KP Cooks

The Ever-Exultant Watermelon Pickle

A gourd by any other name would taste as sweet.


At a recent summer picnic, a friend and I were talking about all things food. He asked if I knew watermelon pickles were a real “thing.” Indeed, they are. While most of us relish the sweet red watermelon meat as a summertime treat, generations past didn’t waste much of this fruit, using the white rind to make delicious pickles.

Watermelon is said to have originated in northeastern Africa over 4,000 years ago, where it was domesticated for both food and water. Over the next 2,000 years, it migrated to Mediterranean lands. Historians tell us it was brought to America by some of the earliest European colonists sometime in the early 1600s. Mark Twain once said to taste a watermelon was “to know what the angels eat,” and most people would wholeheartedly agree. The first cookbook published in the United States in 1796, “American Cookery” by Amelia Simmons, contained a recipe for watermelon rind pickles.

While watermelon used to be available only in the summertime, now it is widely sold throughout the year. There are over 1,200 varieties grown in 96 countries. Seedless watermelons were developed about 50 years ago, thus making watermelon seed spitting contests (also a “thing” years ago) a little more difficult to conduct. Seeded or seedless, mini (the personal size, smaller watermelons) or yellow and orange (lacking lycopene which gives red watermelon its deep color), this age-old fruit is indeed a treat for the senses.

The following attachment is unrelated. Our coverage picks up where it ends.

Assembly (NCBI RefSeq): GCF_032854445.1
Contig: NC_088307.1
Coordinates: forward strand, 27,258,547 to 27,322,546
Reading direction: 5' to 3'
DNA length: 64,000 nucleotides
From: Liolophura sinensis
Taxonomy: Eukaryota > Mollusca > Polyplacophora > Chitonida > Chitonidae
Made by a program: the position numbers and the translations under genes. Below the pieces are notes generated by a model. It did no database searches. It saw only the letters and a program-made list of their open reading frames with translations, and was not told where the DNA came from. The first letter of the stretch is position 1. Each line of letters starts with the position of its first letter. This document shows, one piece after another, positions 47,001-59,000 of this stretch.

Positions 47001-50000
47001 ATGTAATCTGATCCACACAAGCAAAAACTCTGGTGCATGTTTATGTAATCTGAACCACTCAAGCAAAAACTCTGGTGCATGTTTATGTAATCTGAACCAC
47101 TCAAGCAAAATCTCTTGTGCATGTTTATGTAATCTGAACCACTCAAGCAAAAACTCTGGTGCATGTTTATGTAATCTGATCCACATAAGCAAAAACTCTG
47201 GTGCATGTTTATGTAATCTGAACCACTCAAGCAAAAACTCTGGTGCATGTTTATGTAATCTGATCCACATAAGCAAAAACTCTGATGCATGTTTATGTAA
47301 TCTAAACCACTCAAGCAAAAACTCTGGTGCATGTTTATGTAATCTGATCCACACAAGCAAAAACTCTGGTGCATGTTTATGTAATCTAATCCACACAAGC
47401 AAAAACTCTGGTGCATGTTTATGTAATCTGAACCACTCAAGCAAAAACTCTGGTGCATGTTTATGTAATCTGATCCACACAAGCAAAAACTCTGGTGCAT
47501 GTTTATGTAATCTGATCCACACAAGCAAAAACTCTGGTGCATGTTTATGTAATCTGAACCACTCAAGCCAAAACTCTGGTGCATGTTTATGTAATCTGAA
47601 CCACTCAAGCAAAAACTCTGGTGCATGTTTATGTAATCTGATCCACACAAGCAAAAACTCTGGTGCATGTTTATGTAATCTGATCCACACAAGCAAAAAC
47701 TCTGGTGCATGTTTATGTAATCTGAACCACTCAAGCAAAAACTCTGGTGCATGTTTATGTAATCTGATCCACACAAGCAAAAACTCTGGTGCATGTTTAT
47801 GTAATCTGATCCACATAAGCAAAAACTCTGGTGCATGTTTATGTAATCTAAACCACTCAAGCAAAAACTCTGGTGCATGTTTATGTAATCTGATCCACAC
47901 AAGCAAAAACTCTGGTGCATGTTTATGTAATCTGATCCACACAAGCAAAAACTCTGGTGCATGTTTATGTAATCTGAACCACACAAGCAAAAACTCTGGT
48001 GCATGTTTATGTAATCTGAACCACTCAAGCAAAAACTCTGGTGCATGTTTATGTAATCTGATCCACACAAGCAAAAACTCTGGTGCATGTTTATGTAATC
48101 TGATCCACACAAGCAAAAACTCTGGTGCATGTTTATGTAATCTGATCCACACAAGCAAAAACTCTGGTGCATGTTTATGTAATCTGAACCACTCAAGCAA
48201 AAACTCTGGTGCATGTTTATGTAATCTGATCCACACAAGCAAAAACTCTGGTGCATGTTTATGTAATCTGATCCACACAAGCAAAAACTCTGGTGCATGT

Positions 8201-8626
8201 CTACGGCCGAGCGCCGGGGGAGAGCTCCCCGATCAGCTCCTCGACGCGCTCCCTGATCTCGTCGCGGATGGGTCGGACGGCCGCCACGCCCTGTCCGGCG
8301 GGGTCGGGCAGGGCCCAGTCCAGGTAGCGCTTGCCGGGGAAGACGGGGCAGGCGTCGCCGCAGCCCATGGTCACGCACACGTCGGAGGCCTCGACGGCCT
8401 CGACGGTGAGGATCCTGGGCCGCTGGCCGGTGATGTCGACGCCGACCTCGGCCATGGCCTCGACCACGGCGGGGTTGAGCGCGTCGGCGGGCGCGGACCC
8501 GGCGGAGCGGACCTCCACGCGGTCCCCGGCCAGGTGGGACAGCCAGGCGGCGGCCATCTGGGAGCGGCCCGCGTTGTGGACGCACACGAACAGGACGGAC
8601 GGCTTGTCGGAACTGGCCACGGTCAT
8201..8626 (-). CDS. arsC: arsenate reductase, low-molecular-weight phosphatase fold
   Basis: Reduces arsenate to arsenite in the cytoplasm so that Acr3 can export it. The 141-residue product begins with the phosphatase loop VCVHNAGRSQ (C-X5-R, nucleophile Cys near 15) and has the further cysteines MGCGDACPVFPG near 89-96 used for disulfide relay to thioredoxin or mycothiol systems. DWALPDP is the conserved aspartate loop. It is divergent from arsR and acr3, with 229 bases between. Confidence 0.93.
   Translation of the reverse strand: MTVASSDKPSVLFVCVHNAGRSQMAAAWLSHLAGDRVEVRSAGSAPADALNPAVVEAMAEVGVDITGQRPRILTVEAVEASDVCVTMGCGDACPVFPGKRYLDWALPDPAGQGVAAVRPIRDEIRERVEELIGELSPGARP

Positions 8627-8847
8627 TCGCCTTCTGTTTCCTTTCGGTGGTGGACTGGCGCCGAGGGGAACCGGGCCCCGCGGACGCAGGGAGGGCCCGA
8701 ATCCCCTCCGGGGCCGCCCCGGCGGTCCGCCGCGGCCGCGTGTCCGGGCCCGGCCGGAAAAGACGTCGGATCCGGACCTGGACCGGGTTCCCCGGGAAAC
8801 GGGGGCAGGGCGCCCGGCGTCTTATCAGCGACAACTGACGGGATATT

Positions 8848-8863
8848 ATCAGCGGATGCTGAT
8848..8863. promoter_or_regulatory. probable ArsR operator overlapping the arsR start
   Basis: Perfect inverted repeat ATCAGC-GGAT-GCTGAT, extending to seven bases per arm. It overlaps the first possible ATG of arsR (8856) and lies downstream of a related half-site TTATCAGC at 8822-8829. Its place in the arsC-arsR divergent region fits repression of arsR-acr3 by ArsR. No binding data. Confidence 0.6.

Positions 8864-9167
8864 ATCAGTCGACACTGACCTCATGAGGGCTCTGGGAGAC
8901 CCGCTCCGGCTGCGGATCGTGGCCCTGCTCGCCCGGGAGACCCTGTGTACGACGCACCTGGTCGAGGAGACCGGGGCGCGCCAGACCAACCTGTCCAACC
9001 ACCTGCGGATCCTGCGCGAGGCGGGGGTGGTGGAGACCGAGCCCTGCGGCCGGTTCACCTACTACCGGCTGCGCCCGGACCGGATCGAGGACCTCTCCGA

While watermelon pickles haven’t been seen in grocery stores in recent years, they are easy to make and offer yet another taste treat for a buffet table, alongside your favorite sandwich or all by themselves.

The next time you are cubing watermelon for a salad or making melon balls, save the rind to make these pickles. If properly processed in a water bath, these pickles will keep for several months in the pantry.

Old Fashioned Watermelon Pickles
(adapted from “The Spruce Eats”)

Prep time 25 minutes
Soak time 8 hours
Cook 55 minutes
Total time 9+ hours

2 pounds watermelon rind
¼ cup pickling salt
4 cups water, divided
2 cups granulated sugar
1 cup white vinegar
1 tablespoon cinnamon stick, broken up
1½ teaspoons whole cloves

½ lemon, thinly sliced
5 maraschino cherries, halved (optional)

Trim the dark green and pink parts from the watermelon rind and discard. Cut the rind into 1-inch cubes and measure out seven cups.

Put the rinds in a large container with the pickling salt and 3 cups of the water. Add more water to cover the rinds, if necessary. Soak overnight. Drain and rinse watermelon rind in the morning.

Cover the rinds with cold water in a large saucepan. Simmer about 10 minutes until just tender.

Meanwhile, in a nonreactive 6-to-8-quart kettle or Dutch oven, combine the sugar, vinegar, cinnamon, whole cloves and remaining 1 cup water. Simmer the mixture for 10 minutes.

Add the drained rinds, lemon slices and maraschino cherries (if using) to the spiced syrup you’ve just made. Simmer the mixture until the watermelon rinds are translucent, about 30 minutes.

Fill sterilized half-pint jars with the hot watermelon rind and syrup mixture, leaving ½ inch of head space. Add the rings and lids, then process in a boiling water bath for five minutes. Remove jars, letting cool on a rack.

Serve and enjoy!